Pharmacology CASE STUDY
Pharmacology CASE STUDY
Here is the instruction for this assignment: Just write one paragraph for peer # 1 and one paragraph for peer # 2 . Two references one for peer # 1 and one for peer # 2. ( asking a question, providing a statement of clarification, providing a point of view with a rationale, challenging an aspect of the discussion, or indicating a relationship between one or more lines of reasoning in the discussion. ) thank you
Discussion Question 1 (this question is for peer #1 and # 2 to answer only)
Anti-acetylcholine esterase agents slow the breakdown of acetylcholine by inhibiting the enzyme that destroys acetylcholine. Anti-acetylcholine esterase agents are active in many organ systems in body.
• What happens physiologically to the eye, skeletal muscle, and gastrointestinal tissue secretary sites when acetylcholine esterase is inhibited?
• What is the pharmacologic action of anti-acetylcholine esterase agents?
• What disease states can be treated with anti-acetylcholine esterase agents?
• What are the toxicities associated with use of these agents?
peer # 1 Laurice
Acetylcholine (ACh) is neurotransmitter that communicates between muscles and nerves. It is important as the preganglionic neurotransmitter throughout the autonomic nervous system (ANS) and as the postganglionic neurotransmitter in the parasympathetic nervous system, and is present in many pathways in the brain (Karch, 2013). Neurons that use ACh as their neurotransmitter are called cholinergic neurons, and these are as follows: all the preganglionic nerves in the ANS, sympathetic and parasympathetic; postganglionic nerves of the parasympathetic system and the nerves of the SNS that reenter the spinal cord and cause general body reactions, for example sweating; motor nerves of the skeletal muscles; and cholinergic nerves in the CNS (Karch, 2013).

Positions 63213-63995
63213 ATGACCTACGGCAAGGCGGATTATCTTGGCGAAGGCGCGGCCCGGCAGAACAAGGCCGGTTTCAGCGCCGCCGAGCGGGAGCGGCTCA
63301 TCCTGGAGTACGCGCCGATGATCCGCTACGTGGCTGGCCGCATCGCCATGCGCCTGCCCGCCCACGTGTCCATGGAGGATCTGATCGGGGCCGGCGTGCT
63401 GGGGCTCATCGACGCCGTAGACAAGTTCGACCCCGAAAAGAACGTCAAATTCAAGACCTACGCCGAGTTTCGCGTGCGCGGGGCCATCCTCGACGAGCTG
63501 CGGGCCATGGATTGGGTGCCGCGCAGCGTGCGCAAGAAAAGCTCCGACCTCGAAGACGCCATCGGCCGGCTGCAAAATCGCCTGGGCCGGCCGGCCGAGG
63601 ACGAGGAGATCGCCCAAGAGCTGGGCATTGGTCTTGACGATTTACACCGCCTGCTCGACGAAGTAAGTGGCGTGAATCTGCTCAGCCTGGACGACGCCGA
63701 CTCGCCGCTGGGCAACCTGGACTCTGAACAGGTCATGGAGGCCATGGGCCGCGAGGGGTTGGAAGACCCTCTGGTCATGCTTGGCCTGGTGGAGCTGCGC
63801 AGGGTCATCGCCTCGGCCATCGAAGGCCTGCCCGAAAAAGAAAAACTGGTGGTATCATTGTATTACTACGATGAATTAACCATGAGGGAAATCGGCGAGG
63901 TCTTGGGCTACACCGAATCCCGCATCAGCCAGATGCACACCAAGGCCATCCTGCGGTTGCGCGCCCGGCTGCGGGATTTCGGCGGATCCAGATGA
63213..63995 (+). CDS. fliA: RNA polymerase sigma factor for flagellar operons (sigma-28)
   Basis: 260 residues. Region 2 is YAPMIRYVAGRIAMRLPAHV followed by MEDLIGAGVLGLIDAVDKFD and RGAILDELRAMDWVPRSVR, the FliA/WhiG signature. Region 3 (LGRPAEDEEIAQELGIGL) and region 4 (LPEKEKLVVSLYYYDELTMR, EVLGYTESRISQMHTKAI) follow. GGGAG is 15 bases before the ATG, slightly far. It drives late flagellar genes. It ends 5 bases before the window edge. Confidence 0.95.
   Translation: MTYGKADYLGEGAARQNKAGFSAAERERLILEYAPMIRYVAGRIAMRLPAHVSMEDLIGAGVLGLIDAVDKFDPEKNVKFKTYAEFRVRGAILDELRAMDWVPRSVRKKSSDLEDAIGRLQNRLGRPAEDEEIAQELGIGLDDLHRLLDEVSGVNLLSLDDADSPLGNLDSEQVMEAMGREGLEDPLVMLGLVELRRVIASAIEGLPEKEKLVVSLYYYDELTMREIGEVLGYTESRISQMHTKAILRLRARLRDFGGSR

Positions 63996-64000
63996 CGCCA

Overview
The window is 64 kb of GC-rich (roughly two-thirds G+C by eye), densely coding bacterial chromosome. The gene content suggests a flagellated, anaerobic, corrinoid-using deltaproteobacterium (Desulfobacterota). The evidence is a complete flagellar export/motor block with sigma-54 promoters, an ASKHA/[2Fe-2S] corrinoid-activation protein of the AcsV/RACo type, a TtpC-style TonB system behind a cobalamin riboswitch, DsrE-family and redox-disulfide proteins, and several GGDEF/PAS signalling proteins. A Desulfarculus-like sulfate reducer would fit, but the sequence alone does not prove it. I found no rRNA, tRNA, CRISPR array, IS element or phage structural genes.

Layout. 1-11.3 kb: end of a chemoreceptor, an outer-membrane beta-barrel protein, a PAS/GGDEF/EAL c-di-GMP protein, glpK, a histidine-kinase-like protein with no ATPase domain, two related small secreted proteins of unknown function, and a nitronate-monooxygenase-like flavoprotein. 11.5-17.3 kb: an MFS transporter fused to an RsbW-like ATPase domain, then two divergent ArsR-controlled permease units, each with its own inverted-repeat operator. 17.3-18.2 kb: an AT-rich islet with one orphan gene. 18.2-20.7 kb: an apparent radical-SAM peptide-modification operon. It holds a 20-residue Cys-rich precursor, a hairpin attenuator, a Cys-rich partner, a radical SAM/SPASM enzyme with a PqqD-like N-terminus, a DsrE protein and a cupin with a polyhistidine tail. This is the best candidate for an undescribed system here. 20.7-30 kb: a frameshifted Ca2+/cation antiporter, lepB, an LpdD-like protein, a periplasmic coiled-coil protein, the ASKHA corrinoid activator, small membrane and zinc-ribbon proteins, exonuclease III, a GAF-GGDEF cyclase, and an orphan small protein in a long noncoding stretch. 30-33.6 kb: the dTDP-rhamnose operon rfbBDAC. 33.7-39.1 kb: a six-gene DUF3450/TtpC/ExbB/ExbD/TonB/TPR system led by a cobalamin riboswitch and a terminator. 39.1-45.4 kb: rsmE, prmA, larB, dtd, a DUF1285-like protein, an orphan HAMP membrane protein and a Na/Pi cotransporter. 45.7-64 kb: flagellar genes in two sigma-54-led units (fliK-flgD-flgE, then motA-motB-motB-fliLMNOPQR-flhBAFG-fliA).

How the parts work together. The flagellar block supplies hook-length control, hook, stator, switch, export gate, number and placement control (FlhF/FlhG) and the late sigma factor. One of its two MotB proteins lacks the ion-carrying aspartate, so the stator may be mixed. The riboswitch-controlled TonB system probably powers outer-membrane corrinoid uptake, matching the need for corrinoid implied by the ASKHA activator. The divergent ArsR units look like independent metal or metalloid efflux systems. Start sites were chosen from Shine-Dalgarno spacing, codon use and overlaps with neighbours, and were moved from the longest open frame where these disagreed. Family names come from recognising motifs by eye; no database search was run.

ACh receptors or cholinergic receptors are located in organs and muscles and are called muscarinic receptors and nicotine receptors (Karch, 2013). Muscarine receptors are found in the visceral effector organs in the gastrointestinal tract (GI), bladder, heart, sweat glands and smooth vascular muscles (Karch, 2013). When muscarine receptors are stimulated, they cause the pupil to constrict, increased GI motility and secretions including salvia, increased urinary and bladder contraction and slowing of the heart rate (Karch, 2013). Nicotinic receptors are found in the CNS, the autonomic ganglia, the adrenal medulla, and the neuromuscular junction (Karch, 2013). When nicotinic receptors are stimulated they cause muscle contraction, and autonomic reaction such as signs and symptoms of stress, the release of epinephrine and norepinephrine from the medulla (Karch, 2013).